April 2, 2020
It is becoming clear that COVID-19 contagion is higher in densely populated urban areas and that debilitating illness and deaths correlate with unhealthy life styles.
The death rate in New Orleans is seven times that of New York. However 97% of the people dying in New Orleans had preexisting health conditions, chiefly obesity and diabetes. While most news outlets exploit fears of COVID-19, StatNews.com has published an objective analysis of factors contributing to infection and death rates.
News outlets are quick to publish bold headlines about the latest death toll but they ignore the fact that seasonal flu outbreaks typically kill around 30,000 people. Last year’s death toll of 60,000 was unusual, but didn’t make headlines.
Both cancer and heart disease kill more people each day than COVID-19. Cancer claims twice as many.
But those deaths are unlikely to change dramatically any time soon. COVID-19 will be thing of the past sometime in 2021 when a vaccine is expected to arrive. In the meantime, most people who get COVID-19 experience only mild symptoms, do not enter the hospital and carry lifetime immunity afterwards.
The news media mantra “If it bleeds it leads” is in full swing.
Our species focuses on fear rather than complacency. That’s a survival instinct deeply embedded in our genes. Ancient humans reveling in the beauty of the natural landscape were more likely to become a predator’s meal. Those who were constantly vigilant and on guard lived long enough to generate offspring with their traits.
Psychology Today published a warning about media generated fear and ways to remain rational very early in the COVID-19 crisis. Science Alert just posited an article revealing how social media bots designed to generate fear are spreading throughout the internet. One of my own articles addresses issue of managing media assault on our emotions following mass shootings.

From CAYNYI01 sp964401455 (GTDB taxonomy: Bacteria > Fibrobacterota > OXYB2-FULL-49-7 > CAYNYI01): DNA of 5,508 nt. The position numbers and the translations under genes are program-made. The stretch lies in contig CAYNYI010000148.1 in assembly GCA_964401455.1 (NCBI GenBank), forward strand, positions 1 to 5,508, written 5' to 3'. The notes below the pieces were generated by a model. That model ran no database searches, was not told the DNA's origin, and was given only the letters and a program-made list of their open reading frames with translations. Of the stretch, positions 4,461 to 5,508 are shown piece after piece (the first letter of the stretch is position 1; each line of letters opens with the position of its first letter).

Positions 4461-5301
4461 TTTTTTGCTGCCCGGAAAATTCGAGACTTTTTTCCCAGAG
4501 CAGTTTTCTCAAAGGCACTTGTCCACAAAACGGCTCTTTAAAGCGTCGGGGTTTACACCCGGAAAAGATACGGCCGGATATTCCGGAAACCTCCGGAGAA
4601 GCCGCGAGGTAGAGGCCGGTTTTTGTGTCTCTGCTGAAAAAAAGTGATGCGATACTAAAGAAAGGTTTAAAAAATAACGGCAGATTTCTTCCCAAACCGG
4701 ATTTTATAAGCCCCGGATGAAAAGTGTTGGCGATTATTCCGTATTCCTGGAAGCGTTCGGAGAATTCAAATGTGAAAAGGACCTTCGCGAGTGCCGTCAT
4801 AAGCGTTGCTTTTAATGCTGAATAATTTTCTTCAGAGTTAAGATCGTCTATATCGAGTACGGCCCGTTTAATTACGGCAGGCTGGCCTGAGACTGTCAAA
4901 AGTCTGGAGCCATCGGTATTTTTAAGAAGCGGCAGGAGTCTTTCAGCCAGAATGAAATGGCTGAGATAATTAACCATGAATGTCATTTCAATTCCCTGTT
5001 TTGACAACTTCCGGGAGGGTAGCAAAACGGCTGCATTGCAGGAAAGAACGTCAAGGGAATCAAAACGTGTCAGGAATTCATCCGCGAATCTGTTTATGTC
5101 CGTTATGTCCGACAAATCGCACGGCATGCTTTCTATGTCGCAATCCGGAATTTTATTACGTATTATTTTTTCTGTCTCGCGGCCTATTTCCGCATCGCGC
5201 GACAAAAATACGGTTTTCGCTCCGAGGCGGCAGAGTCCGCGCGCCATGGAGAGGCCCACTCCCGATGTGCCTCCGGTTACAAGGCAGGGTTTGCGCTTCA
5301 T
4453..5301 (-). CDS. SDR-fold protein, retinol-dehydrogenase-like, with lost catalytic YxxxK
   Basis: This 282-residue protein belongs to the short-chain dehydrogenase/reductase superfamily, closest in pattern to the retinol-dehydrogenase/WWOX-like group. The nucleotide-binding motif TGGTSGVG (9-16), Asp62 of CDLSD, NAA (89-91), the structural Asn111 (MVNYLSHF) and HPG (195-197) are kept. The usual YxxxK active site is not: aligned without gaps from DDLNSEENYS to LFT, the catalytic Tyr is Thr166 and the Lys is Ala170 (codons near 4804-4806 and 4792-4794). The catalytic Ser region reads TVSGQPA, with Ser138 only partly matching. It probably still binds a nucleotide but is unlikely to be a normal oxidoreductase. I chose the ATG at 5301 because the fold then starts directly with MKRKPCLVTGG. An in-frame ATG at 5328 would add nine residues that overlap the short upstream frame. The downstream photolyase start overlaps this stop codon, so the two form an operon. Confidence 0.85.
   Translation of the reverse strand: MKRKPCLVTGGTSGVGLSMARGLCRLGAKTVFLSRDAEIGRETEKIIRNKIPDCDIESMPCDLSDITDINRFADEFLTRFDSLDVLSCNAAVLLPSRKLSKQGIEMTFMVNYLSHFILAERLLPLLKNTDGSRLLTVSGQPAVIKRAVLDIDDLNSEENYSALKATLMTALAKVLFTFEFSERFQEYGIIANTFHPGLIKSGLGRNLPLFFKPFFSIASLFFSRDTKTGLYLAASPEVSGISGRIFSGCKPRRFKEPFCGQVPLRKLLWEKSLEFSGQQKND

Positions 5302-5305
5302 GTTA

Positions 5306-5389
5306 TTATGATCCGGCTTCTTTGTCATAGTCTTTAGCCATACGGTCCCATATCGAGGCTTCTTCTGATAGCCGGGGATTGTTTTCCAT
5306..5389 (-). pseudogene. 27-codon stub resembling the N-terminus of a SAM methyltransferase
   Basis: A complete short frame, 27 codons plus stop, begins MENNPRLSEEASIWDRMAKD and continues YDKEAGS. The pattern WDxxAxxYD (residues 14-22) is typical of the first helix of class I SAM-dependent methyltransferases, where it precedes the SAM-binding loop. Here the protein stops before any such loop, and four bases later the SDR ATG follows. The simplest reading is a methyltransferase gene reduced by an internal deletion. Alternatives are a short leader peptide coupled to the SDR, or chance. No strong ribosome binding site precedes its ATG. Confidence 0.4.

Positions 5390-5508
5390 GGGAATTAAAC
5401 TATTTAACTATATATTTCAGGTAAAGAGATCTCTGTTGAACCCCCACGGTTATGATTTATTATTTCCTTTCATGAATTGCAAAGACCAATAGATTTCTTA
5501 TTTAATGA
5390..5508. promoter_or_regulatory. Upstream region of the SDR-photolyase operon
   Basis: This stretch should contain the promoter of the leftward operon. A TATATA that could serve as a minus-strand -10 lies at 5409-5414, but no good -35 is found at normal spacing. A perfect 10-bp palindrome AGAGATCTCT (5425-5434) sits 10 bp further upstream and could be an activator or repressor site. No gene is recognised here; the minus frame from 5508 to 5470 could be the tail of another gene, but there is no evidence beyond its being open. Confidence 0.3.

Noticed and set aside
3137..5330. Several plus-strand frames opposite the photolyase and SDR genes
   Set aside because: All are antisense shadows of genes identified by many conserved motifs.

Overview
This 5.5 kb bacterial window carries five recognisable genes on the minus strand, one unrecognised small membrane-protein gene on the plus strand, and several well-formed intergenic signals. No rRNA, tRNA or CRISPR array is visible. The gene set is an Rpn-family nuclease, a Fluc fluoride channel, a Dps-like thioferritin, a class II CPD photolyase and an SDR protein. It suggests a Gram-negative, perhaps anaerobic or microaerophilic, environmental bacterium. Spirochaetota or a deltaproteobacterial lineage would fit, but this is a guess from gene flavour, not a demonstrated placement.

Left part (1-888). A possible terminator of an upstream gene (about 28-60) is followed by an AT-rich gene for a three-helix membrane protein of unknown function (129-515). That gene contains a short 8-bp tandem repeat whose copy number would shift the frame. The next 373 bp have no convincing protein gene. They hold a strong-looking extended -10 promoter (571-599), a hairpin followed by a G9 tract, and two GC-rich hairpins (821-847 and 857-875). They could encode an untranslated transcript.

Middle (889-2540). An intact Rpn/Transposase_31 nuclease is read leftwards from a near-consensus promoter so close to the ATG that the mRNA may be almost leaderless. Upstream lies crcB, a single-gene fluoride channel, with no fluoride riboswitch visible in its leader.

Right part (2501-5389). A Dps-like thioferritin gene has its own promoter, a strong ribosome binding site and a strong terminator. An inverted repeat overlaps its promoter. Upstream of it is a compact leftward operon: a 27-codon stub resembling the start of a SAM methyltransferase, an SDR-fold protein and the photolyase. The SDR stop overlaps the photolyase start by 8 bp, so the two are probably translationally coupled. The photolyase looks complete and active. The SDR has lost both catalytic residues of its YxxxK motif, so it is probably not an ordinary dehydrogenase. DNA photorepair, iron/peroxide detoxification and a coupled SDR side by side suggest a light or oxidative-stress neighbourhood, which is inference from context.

Public figures also use fear to push their agendas.
In his wonderful book Factfulness: Ten Reasons We’re Wrong About the World, Hans Rosling related the story of Al Gore’s attempt to recruit him into creating fear to advance climate change policy. Rosling makes a persuasive case for objective honesty by public officials
“’We need to create fear!’ That’s what Al Gore said to me at the start of our first conversation about how to teach climate change.” (Rosling, Hans. Factfulness (pp. 229 — 234). Flatiron Books. Kindle Edition.)
The political and economic effects of the COVID-19 crisis will be with us long after the pandemic.
In the last two weeks initial unemployment claims top 10 million.
Mario Rubio claims the real number is much higher. He’s probably right.
The Bureau of Labor Statistics will release its March Employment Situation report tomorrow morning. The most severely affected business sectors will be unlikely to recover to their previous levels. Restaurants, hospitality, schools and child care will probably be hard hit. Stay tuned.
Steve LeVine makes a cogent comparison to our present situation to that of the Great Depression in This looks Like a Depression, Not a Recession at Medium.com. I recommend it highly.
Los Angeles Mayor Eric Garcetti is encouraging citizens to turn in their neighbors violating lock down orders. “You know the old expression about snitches, well in this case snitches get rewards…. We want to thank you for turning folks in…”
Garcetti sounds like he’s channeling George Orwell or a Stalinist era bureaucrat.
Andrew Napolitano warns of government exceeding its authority and violating basic liberal democratic rights in an article appearing on Fox news. In light of Garcetti’s remarks and Baltimore’s secretive move to impose military airborne surveillance technology to monitor public activities of its citizens it comes at the right time.
The Presidential election seems to be over. Joe Biden resurfaced, sort of, giving an interview from his basement on Monday. And, yes, he was criticized for gaffes. Democratic operative David Plouffe practically throws in the towel. “I think [Trump is] going to turn out voters almost at a historical level…”
But as we learned in 2016, the election isn’t over until it’s over.
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